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     I got a phone call from the St. Johns County Education System the other day.  They asked me if I would be willing to be the judges for an Art Show for middle school students.  It is being held at the St. Augustine Art Association here in St. Augustine.

     Since I teach art to both youths and adults, I decided this would be so much fun! I really enjoy children and their creativity levels can be through the roof, so to speak.  It was very interesting to see what each one came up with.  There were quite a few categories of art to be judged, ranging from drawing, painting, and photography or graphic arts, to 3-D art, or sculpture and paper mache.

     Held on Thursday, April 5th, it took a while to go through all the 128 pieces of art and narrow it down to the winners, but in the end we (me and the 2 ladies at the art association helping me) made a decision.  The winners are...I took some photos and posted them below fo…
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     Some artists paint individual paintings as they are moved by a subject or feeling.  Others work in a series of paintings.  Is one better than the other?  Should we as artists work in "a series"?  Good questions indeed!

     Let me start by saying, Yes!  That is exactly what a gallery likes to see!  It usually means more followers, collectors, and sales for the artist and the gallery that represents him or her.  It represents consistency to the gallery, and we all know consistency is a good thing for an artist.  It is the foundation of our work.  We want to tie our work together, or make it cohesive through our style, colors, theme, palette, medium or subject matter.

      Most galleries will choose to represent an artist based on their consistency.  Strength in composition, style, and quality of work is the most important factor in getting representation.  But, working in "a series" can also be a …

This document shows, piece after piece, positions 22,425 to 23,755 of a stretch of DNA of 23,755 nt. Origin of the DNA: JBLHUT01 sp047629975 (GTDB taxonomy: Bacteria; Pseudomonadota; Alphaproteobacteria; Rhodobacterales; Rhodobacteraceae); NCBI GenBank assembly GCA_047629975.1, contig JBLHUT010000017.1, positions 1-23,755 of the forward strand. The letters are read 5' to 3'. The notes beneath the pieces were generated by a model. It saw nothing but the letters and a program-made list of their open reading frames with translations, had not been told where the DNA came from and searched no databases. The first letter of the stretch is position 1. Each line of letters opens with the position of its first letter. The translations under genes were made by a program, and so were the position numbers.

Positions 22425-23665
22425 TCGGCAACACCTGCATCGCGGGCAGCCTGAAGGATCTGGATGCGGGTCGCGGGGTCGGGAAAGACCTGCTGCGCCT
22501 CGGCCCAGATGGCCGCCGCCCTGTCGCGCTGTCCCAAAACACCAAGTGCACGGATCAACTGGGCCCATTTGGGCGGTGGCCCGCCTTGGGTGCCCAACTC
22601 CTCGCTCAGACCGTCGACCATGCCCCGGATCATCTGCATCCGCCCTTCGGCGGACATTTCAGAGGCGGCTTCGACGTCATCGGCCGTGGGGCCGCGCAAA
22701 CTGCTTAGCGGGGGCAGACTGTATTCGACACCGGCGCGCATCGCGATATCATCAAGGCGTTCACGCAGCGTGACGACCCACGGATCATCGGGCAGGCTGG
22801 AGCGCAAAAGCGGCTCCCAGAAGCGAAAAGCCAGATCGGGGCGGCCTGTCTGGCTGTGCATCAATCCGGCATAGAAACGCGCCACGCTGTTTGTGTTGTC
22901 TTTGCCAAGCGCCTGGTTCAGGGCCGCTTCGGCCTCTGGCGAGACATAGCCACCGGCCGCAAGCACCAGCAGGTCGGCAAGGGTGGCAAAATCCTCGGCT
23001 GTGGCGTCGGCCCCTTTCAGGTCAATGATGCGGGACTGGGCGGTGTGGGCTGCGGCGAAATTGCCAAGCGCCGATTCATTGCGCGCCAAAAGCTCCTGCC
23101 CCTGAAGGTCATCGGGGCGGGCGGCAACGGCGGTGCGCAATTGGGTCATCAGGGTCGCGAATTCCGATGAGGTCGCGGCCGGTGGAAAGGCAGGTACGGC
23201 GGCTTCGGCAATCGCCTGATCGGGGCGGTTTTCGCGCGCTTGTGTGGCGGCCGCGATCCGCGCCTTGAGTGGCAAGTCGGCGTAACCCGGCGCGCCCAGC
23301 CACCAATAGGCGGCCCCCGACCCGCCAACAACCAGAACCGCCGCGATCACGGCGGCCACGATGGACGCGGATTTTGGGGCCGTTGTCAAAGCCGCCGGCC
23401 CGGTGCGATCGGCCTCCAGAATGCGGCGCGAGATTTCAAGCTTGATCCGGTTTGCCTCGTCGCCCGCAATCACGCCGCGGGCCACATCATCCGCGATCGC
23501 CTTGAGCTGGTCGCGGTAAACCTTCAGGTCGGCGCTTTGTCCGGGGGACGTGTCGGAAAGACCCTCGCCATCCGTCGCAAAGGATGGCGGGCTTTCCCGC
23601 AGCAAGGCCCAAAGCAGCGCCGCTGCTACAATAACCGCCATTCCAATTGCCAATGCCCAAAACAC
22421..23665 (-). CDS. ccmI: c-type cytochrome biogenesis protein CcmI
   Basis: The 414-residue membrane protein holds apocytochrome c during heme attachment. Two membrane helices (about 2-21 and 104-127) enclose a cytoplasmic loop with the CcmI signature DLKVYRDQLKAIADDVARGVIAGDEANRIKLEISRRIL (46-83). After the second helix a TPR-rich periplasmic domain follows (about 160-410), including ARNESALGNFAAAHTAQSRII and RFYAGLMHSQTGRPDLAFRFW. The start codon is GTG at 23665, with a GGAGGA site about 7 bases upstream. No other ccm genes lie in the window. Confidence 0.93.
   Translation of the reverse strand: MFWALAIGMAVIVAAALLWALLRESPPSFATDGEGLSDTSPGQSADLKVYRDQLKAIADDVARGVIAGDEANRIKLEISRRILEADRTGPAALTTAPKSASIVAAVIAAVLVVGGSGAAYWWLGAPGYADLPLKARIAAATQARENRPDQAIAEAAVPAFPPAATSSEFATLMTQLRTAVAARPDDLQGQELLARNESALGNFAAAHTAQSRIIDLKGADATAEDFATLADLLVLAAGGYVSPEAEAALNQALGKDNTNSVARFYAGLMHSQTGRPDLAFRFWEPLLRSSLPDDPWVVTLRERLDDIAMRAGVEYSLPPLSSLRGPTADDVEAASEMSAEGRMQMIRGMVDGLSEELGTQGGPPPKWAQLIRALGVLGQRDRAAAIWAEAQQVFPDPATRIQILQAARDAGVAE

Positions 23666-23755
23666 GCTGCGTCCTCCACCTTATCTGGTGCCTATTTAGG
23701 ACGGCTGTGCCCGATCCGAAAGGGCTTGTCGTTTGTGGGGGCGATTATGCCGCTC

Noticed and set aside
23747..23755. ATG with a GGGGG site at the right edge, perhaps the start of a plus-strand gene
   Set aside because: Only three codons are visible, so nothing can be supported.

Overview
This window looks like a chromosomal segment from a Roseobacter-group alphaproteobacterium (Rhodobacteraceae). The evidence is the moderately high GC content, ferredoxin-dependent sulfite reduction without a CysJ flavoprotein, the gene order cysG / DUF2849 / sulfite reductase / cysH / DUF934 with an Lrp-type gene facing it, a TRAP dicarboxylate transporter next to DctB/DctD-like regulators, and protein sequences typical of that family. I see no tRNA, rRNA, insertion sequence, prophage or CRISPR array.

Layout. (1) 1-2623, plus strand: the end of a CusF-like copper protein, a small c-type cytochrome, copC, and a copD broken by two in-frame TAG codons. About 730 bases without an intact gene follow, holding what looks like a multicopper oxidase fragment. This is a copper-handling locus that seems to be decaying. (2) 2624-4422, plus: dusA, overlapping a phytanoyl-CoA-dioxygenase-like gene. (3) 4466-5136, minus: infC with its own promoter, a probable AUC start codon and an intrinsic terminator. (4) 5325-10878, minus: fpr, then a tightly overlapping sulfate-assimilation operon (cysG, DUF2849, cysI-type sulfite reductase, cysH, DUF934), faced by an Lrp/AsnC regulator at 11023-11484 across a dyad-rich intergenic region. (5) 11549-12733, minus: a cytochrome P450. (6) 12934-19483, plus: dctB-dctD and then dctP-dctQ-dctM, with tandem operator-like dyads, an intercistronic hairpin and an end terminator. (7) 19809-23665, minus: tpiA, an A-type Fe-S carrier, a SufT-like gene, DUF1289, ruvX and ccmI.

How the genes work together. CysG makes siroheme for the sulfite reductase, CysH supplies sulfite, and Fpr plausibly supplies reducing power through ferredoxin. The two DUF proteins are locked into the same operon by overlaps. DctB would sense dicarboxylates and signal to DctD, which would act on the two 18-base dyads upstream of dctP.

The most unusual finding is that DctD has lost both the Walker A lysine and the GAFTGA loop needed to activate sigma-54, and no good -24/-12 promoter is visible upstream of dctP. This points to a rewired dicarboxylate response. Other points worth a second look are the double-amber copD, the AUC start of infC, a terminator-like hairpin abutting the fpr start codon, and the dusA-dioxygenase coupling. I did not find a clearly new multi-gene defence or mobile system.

We want to present our paintings well and often that means putting them in a frame.  But, frames can be very expensive.  So what do we do?  Learn to make a frame! Now, I'm not talking about fancy ornate frames here.  I'm speaking of making the float frames that are so popular these days.  And, thankfully they are not difficult to make if you have the right tools.  This frame is for a 3/4" deep gallery wrap canvas, not the 2" deep gallery wrap.  The directions for the 2" deep canvas are at the bottom.

     My husband and I purchase 1" x 2" x 8' SELECT PINE boards at Home Depot.  These run $5.82 per piece.  For a 36 x 48 painting, it requires 8. I save the leftover wood for smaller paintings.  So let me run you through the process.  To do this you will need:

enough wood for your frame (according to your measurements: it takes 2 pieces of wood per side)
Power saw or compound mitre s…

     It has been crazy getting ready for this art show!  One would think that it's not that big a deal.  We just put up a tent and hang art, right?  That's kind of what I thought but I was wrong!  I have been working for two to three months at least getting paintings done, finding and buying all the necessary supplies without breaking the bank, and then getting everything prepared and assembled for the show.